rice but more broadly used to denote food itself, appears in the iconic Vishnusahasranama stotram- (Literally, “Hymn of a 1000 names of Vishnu”). As Adi Sankaracharya explains in his commentary on the hymn, Lord Vishnu is “Annam”. In a dual sense- He is both the “eater” (He devours the universe during pralaya- the great deluge) and the “eaten” (for the enlightened seeker, He provides spiritual nourishment). Annamacharya belonged to the sect of Vaishnavas, specifically the Vishishtadvaita sect who believe that Lord Vishnu is the all-pervading Divine being of the Universe. To the already existing theological framework of Vaishnavism, Annamacharya brought his own special humanistic interpretation. His gospel of Universal brotherhood was expressed in lyrics of transcendent beauty. Annamacharya’s Vishnu is not the exclusive deity of a defined sect or religion, he is untouched by trappings of caste and creed. Instead, his Lord Vishnu is the glorious “Supreme Spirit”, the “Divine father of all beings” and we are all His children. At this time, now more than ever, the truth of this concept becomes all the more poignant. There is no place in this world then, for anger and hatred, violence and war. It is time now for love and peace, understanding and harmony. This message of universal love and tolerance was Annamacharya’s greatest legacy, his medium was his music, and it is by embracing the spirit of this message in our daily lives that we can best pay tribute to one of the greatest poet-saints of all time.

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In the first stanza of the krithi “Enthamathramuna”, Annamacharya extols Lord Vishnu thus “O Lord, you become whatever one thinks of you, you are the same Lord in whatever form one worships you.” Particularly notable is the fact that Annamacharya, being a householder himself, drew upon simple, everyday examples to illustrate esoteric truths that might otherwise be difficult to grasp. In this song, he uses a pithy and practical metaphor by drawing on the versatility of a humble kitchen staple- the ubiquitous and sustaining flour. “One can make it whatever one chooses”, sings Annamacharya, referring to flour. “The size of the pancake depends on the quantity of flour used.” An interpretation of this could be that our perception of the Divine is limited only by the extent of our spiritual stamina and seeking. Whether we hedge our bets and place our faith in a beloved personal God or a universal life force, every route is unique. Each path to self-realization is valid. Stanzas 2 and 3 contain a spiritual checklist of sorts. Annamacharya lists the various names of Lord Vishnu attributed to Him by his interestingly diverse cohort of worshippers. “The Vaishnavas adoringly call you Vishnu” - sings the saint. “Those who profess a knowledge of Vedanta call you Parabrahman. Devout Saivaites think of you as Shiva. The Kapalikas sing your praises as Adibhairava. The Sakteyas worship you as Goddess Sakthi. Thus, different devotees visualize you differently”. And now, gently, unobtrusively and lyrically, Annamacharya slips in two lines of such depth and meaning that one has to stop and ponder their significance. “To those that show you little regard”, says the poet-saint, “You look small. To those that are enlightened / think nobly of you, You appear lofty.” Isn’t this a stunning and sophisticated illustration of spiritual relativism? In the concluding stanza, he continues the earlier theme. “The weakness does not lie with you. You are like a lotus in the pond that rises and falls with the level of the water. The waters of the river Ganga alone are to be found in all the wells by the riverside.” And then comes the beautiful last line of the composition. In its eloquence, simplicity and truth, it needs no further elaboration. “You hold us under your sway, O Lord of Venkatadri. I surrender myself to you and this to me, is the Ultimate reality.”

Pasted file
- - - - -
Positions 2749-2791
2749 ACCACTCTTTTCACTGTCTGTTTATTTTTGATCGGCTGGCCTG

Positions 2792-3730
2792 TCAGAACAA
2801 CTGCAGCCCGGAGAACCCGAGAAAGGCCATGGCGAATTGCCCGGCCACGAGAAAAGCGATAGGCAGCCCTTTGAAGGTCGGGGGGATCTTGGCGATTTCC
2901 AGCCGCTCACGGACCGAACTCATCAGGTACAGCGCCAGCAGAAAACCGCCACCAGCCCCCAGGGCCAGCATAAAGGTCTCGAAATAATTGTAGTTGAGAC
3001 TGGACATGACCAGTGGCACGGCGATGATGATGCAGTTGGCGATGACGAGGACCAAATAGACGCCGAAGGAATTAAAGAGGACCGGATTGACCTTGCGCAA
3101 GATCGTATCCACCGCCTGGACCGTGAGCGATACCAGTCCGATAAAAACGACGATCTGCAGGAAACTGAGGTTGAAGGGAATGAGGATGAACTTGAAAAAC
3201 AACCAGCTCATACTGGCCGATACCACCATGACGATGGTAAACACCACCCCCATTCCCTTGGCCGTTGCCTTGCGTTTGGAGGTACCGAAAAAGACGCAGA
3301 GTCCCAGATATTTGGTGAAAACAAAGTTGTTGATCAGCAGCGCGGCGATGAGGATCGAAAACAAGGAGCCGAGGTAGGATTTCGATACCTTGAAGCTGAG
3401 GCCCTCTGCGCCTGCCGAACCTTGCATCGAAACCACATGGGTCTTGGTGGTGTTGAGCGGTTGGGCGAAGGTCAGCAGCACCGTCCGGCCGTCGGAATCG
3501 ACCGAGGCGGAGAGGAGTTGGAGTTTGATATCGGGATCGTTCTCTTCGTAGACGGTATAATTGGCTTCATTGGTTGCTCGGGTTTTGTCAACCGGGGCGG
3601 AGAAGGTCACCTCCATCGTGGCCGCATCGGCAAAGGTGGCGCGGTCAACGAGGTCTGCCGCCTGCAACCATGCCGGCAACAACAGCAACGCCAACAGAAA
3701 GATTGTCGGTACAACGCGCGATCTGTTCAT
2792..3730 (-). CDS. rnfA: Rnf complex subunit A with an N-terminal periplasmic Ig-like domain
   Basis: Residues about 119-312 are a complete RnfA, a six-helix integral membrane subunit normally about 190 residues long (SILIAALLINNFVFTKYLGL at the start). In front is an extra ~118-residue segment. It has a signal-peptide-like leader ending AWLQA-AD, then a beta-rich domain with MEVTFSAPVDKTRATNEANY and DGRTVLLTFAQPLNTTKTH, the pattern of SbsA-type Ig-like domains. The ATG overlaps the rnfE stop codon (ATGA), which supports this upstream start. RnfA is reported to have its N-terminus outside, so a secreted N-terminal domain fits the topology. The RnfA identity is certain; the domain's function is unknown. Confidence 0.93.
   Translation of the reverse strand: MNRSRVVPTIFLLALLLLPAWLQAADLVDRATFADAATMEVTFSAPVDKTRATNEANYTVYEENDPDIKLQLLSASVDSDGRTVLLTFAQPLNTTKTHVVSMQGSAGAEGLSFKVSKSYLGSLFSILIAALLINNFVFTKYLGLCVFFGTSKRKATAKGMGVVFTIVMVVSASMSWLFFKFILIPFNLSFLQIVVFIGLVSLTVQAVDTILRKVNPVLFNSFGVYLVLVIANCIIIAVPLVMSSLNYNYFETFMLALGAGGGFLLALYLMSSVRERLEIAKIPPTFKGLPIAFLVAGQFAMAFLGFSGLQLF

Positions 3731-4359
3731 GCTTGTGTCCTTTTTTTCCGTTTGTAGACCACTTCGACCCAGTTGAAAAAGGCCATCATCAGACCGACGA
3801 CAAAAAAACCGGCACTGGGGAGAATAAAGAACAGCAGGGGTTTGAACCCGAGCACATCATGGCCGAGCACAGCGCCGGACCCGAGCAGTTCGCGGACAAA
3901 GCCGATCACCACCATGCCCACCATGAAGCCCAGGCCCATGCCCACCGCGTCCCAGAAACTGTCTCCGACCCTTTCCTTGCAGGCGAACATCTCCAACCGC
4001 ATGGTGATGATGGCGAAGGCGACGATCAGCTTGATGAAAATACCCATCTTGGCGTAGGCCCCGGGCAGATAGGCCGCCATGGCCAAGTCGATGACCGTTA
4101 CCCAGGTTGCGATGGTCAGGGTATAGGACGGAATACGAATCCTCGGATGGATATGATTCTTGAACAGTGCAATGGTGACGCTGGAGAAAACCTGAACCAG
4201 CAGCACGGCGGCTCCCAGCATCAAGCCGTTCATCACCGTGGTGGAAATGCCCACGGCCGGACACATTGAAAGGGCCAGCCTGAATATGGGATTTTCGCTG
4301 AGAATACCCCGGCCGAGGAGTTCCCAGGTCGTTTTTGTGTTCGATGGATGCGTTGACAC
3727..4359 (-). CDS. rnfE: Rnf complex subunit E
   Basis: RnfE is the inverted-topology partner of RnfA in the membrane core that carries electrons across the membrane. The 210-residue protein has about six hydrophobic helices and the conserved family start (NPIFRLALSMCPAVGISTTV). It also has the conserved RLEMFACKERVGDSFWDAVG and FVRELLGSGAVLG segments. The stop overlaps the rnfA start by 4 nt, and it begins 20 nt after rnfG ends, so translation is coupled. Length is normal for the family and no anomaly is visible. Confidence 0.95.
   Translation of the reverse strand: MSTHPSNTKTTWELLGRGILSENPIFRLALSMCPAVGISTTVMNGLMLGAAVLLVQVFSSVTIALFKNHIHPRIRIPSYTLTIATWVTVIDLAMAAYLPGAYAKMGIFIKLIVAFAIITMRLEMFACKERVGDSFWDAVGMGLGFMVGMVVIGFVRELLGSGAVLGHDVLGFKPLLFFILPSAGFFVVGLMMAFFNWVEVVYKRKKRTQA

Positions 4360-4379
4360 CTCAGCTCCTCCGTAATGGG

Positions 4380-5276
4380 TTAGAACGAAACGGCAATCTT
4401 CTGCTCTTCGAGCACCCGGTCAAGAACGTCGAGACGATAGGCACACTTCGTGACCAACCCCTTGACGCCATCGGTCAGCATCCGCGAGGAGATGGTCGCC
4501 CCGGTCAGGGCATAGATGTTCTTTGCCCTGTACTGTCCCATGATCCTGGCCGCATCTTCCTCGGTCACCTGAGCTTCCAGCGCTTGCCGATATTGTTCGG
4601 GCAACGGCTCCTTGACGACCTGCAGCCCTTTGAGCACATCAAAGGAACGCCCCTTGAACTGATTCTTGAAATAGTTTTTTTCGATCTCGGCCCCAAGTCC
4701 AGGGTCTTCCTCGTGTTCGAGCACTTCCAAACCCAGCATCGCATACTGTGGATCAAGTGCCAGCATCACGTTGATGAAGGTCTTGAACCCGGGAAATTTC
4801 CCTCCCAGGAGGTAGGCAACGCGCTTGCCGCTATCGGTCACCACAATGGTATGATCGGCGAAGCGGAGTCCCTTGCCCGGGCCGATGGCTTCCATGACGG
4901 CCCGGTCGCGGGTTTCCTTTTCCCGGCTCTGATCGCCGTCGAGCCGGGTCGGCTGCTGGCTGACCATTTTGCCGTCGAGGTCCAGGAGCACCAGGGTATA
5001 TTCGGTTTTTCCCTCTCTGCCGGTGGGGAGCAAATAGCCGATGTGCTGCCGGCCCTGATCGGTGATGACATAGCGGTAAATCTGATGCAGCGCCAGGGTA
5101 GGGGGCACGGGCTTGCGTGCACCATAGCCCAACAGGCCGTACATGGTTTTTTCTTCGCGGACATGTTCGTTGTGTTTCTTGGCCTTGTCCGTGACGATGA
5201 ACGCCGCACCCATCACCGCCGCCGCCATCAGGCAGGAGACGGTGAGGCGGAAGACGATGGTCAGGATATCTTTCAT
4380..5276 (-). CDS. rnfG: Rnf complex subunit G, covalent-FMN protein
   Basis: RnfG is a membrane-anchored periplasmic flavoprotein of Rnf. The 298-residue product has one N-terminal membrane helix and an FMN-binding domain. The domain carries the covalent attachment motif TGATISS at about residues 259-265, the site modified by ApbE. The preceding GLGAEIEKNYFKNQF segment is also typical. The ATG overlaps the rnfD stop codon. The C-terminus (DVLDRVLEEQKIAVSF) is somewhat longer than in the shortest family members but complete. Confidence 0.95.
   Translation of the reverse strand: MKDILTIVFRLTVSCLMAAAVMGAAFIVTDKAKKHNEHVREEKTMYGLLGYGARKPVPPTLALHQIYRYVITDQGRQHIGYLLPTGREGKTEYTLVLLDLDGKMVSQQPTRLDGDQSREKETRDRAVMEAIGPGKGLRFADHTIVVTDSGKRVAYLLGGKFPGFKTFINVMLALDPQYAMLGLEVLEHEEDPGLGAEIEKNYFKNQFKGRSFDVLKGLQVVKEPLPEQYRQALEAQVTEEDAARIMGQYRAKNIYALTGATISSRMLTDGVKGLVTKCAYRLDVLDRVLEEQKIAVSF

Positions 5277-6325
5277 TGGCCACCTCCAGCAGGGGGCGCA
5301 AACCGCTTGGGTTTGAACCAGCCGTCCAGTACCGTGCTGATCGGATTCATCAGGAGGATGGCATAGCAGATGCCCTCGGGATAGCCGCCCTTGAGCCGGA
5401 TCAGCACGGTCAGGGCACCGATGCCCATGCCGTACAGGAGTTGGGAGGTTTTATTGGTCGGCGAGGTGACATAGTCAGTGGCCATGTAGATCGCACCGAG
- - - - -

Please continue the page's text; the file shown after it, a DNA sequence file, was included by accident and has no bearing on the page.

- Jayasri Srinivasan

(Previously published for Mahanandi)

Nachiketanjali March 2013

And I Begin to Live Once again… with open arms welcoming all nutty gritty with smile and happiness… stretching myself to get the highest… allowing to experience enriching stages of life… Welcoming the overwhelming realm of life… along with blessed and beautiful souls… learning, laughing and crying together… … to have lost in this beautiful world In presence of bliss and blessings… much more and beyond… experiencing this naked life… in fathom of how it actually was… In presence of Divinity each moment… in complete ecstasy and love… where the world dissolves itself… from there I started again… At this last layer of life… where truth unfolds itself… showing how beautiful it is today and it always was… at this moment I started to live again…

- Suruchi Singh 13

Om … Namah … Shivaya! Lord Shiva took the form of Linga on the day

of Magha Bahula Chaturdasi which is celebrated all over the world as Mahashivaratri. Lord Vishnu and Lord Brahma asked Lord Shiva to enlighten them on the significance of Shiva Panchakshari Mantra. “Om or the Pranava is a combination of the energies of Shiva and Shakthi. From this Pranava sprouted the Panchakshari ‘Namah Shivaya’ and from the Panchakshari emanated the ‘Tripada Gayathri Mantra’. The Vedas came from the Gayatri, and crores of mantras resulted from the Vedas. Japa on the Panchakshari Mantra is highly beneficial,” said Lord Shiva and initiated Lord Vishnu and Lord Brahma with the Panchakshari Mantra. In return, Lord Vishnu and Lord Brahma sang the ‘Shiva Shadakshari Stuti’ to Lord Shiva as an offering of Gurudakshina. The Stuti is as follows.